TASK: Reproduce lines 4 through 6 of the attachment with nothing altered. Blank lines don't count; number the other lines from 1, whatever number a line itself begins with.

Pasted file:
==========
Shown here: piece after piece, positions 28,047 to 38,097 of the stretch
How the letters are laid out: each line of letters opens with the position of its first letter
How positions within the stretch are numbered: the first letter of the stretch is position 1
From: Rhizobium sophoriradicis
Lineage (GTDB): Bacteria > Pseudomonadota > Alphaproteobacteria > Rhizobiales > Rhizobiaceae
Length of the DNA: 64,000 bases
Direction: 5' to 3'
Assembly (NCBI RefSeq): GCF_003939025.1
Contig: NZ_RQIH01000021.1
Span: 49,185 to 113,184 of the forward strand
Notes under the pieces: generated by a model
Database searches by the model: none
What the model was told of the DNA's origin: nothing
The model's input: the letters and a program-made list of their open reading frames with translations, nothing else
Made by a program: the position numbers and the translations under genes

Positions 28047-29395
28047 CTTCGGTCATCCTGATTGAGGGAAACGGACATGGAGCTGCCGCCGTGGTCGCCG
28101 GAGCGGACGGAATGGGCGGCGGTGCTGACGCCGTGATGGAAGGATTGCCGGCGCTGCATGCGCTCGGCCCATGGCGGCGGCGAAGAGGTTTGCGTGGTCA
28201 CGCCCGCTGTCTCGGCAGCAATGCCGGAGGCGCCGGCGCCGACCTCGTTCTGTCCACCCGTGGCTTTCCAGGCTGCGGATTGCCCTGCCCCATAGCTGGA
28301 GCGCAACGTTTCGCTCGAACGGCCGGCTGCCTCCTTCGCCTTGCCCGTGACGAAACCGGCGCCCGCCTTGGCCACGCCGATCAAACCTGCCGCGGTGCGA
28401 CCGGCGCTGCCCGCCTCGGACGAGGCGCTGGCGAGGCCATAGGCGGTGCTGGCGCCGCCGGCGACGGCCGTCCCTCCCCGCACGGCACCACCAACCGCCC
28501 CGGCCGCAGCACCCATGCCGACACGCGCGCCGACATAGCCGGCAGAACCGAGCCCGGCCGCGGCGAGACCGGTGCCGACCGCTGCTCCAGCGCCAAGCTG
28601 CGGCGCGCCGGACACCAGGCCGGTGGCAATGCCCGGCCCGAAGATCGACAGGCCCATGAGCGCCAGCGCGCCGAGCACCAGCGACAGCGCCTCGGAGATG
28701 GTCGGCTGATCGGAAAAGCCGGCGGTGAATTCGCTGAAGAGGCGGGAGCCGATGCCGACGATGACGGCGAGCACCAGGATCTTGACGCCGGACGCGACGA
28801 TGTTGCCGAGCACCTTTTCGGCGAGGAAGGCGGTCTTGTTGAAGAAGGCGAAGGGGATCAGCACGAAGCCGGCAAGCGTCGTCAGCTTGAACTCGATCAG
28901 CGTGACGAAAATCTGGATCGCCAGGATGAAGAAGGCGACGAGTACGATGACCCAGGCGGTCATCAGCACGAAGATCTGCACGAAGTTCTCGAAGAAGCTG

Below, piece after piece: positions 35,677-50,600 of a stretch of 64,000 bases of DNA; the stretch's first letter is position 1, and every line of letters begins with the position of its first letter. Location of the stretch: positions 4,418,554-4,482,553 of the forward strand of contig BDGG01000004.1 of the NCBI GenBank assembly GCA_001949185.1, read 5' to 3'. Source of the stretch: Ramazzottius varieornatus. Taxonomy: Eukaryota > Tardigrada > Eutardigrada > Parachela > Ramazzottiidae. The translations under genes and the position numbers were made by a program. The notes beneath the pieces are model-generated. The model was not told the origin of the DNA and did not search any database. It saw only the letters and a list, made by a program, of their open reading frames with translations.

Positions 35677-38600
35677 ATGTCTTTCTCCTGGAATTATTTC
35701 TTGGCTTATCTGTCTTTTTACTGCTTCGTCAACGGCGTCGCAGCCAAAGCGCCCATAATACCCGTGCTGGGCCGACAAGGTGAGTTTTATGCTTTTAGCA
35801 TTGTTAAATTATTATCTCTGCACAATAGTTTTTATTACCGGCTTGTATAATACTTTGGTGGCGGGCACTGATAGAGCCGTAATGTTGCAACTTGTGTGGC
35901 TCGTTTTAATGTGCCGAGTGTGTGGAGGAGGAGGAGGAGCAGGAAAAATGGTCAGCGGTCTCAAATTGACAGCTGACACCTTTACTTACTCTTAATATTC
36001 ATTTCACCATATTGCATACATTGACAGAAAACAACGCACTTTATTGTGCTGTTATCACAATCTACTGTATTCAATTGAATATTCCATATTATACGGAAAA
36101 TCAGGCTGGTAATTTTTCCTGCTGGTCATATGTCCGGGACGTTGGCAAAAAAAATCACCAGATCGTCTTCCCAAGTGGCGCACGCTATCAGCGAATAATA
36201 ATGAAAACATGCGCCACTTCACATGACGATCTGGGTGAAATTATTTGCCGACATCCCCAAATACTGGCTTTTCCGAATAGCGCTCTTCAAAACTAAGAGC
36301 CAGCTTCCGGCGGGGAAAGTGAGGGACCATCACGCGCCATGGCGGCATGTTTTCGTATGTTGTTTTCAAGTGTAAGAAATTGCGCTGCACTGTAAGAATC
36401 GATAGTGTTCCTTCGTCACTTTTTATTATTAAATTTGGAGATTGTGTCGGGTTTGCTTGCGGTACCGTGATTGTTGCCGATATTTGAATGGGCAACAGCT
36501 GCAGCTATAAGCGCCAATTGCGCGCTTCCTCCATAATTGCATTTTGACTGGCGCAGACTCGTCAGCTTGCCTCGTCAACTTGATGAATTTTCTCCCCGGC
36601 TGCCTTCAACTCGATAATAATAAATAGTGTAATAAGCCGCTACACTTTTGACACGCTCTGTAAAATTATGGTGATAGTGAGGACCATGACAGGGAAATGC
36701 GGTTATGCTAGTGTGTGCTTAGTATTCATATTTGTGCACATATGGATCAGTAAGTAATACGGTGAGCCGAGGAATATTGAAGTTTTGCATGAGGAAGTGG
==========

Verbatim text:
From: Rhizobium sophoriradicis
Lineage (GTDB): Bacteria > Pseudomonadota > Alphaproteobacteria > Rhizobiales > Rhizobiaceae
Length of the DNA: 64,000 bases